A little convenience within Windows (and it is Connect app) is that wireless projection connections will get their dedicated toolbar, together with three modes: a low-latency game mode, a higher-latency video mode (to stream videos smoothly) along with a “productivity” mode that’s somewhere among. We didn’t are able to test this out, however it should help fine-tune wireless connections to sharpen the knowledge.

SwiftKey keyboard predictions arrive on Windows

Microsoft originally promised that its SwiftKey keyboard would arrive when the windows are 10 October 2018 Update, only part of it apparently landed. You are able to turn on SwiftKey text prediction to higher predict auto-completed words, but the other half-the ability to swipe from letter to letter-doesn’t come in the build.

Task Manager reveals per-app power usage

We still don’t possess a built-in Windows capability that reveals the power draw of numerous components. It might be nice, for example, so that you can tell just how much power your laptop’s display consumes. With time, though, the Task Manager has added more and more information about your system. The April Update displayed the GPU resources consumed, and now an additional column displays the relative power each app within the Processes tab.

On paper, this sounds much better than it is. “Power usage” and the related “power usage trend” is displayed with vague terms such as “very low. Which may be beneficial in rooting out an app that’s inexplicably sucking down power, but it doesn’t tell you much in terms of absolute values. Still, it’s a convenience.

Cortana Show Me works together with… Cortana

We’ve previously dug through Cortana Show Me, a tips-like app that tries to put tech media sites like PCWorld out of business with handcrafted walk-throughs of various features. Regardless of. It might be kind of silly if these Cortana-driven walk-throughs were available only from the app itself, and not via Cortana. Well, description of how the are.

Should you or perhaps a family member need assistance with a few basic tasks-try “Show me how to change my background”-they can just speak with Cortana to produce the tutorial.

The mystery surrounding smarter Windows updates

Everyone’s heard the problem reports of Windows spontaneously rebooting and updating a PC in an inopportune time-possibly removing the truth that they failed to configure Windows Update correctly. (Go to Settings > Update & Security > Windows Update > Advanced options and make sure the Update notifications checkbox is checked, and perhaps Pause updates as well. Also make certain your Active Hours are configured.)

Putting the blame around the user, though, does nobody any good. One of the more anticipated conveniences inside the October 2018 Update would be a kind of an “update AI.” Microsoft said hello had trained a predictive model that could select the best time to restart your computer and apply an update, and notify you before doing so.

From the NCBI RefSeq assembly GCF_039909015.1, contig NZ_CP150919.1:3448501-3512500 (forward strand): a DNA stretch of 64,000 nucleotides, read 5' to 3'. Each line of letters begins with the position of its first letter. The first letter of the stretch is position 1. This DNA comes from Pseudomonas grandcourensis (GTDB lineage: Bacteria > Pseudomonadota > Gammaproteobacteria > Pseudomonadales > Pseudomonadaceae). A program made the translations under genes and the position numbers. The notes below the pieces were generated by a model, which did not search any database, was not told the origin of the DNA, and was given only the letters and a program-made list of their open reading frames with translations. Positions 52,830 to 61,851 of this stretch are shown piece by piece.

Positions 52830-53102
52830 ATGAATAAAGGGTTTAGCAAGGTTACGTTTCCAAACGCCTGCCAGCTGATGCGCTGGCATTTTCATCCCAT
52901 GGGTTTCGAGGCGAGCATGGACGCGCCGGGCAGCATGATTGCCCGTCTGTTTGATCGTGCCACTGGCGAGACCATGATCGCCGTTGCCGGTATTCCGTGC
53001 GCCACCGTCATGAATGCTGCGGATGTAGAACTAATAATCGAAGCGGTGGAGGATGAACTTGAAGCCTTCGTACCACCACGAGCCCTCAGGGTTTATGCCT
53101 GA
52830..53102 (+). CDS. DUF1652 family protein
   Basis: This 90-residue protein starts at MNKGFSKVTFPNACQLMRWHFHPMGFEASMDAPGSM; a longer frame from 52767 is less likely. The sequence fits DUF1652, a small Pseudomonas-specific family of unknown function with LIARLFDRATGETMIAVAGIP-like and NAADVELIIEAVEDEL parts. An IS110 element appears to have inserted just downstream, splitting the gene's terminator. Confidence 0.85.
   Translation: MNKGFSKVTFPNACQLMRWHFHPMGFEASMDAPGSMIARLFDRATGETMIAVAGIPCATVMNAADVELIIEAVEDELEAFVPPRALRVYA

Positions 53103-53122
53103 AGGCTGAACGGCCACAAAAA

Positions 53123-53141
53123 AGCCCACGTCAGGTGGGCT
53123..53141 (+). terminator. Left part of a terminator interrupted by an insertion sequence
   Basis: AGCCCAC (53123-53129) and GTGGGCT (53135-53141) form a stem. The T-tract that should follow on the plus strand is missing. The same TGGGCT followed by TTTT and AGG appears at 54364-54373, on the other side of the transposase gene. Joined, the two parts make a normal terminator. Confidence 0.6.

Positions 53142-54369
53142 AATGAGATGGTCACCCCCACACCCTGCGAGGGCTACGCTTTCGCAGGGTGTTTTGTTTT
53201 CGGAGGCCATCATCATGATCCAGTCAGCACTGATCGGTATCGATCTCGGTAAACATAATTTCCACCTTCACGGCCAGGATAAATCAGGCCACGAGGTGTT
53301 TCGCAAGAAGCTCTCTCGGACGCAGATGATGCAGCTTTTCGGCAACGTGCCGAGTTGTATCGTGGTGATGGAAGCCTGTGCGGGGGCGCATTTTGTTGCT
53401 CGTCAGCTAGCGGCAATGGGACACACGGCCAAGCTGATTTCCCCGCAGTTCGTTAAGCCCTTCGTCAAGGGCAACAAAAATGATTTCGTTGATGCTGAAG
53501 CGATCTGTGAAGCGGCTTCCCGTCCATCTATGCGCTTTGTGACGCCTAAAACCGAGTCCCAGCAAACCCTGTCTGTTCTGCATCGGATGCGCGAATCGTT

However , we’re not quite sure whether the Smart Updater or Update AI is actually in the Windows 10 October 2018 Update. Because we couldn’t actually test drive it, we asked Microsoft if the feature was present. Microsoft told us that they “nothing to talk about,” so we figured Microsoft left it. But you never know?

While there are more, lesser conveniences floating around-Microsoft sure made a big deal from the capability to find and replace data within Notepad-we think we’ve found many of them you should know about. Now it’s to the snappily-named “19H1” track for Windows 10, the update of Windows that’s due next spring.

Windows 10 October 2018 Update review: Many small improvements create a better experience

Microsoft’s Windows 10 October 2018 Update, officially re-released on Nov. 13, doesn’t provide the standout, marquee features you might have arrived at expect from earlier releases. But as our review demonstrates, several additional features highlight an extended list of under-the-hood, day-to-day improvements.

Our review is dependant on the final Windows 10 Insider Builds, which led up to the official October 2018 Update. Microsoft doesn’t appear to have added anything using the final build, but we’ll check and update this story to reflect any last-minute changes. (Microsoft placed the original launch of the Oct. 2018 Update, also known as version 1809, on hold after a little users suffered loss of data.)

We’ve assigned a review score, but, as always, pay less attention to the amount rather than the way the October 2018 Update will affect you. We’ve separated what we’d call “the little things”-everyday features and conveniences-into their very own article, covering automated OneDrive backups, for instance, and independent text resizing. Here, we’ll discuss the major new features: apps like Your Phone and Microsoft Font Maker, and just how the nifty little Cloud Clipboard works in the real world. One’s particularly important to note: Microsoft Edge.

Microsoft Edge has become an everyday browser

Many initially characterized Edge in the same way they saw Ie: like a vehicle to download Chrome or Firefox, then ignore forever. And who can blame them? It’s been three years since Edge was first introduced, and it’s at the moment gained enough features and performance to be a viable competitor.

Microsoft has long argued that Edge enables longer battery life than the competition-a case we proved a short time ago. Within our extensive testing to look for the best Internet browser from June, Edge’s performance starts to shine through-with one caveat, as we wrote then: “The fact is, as a day-to-day browser Edge is serviceable at best, and Microsoft really needs to step-up its game especially when you are looking at loading multiple tabs.”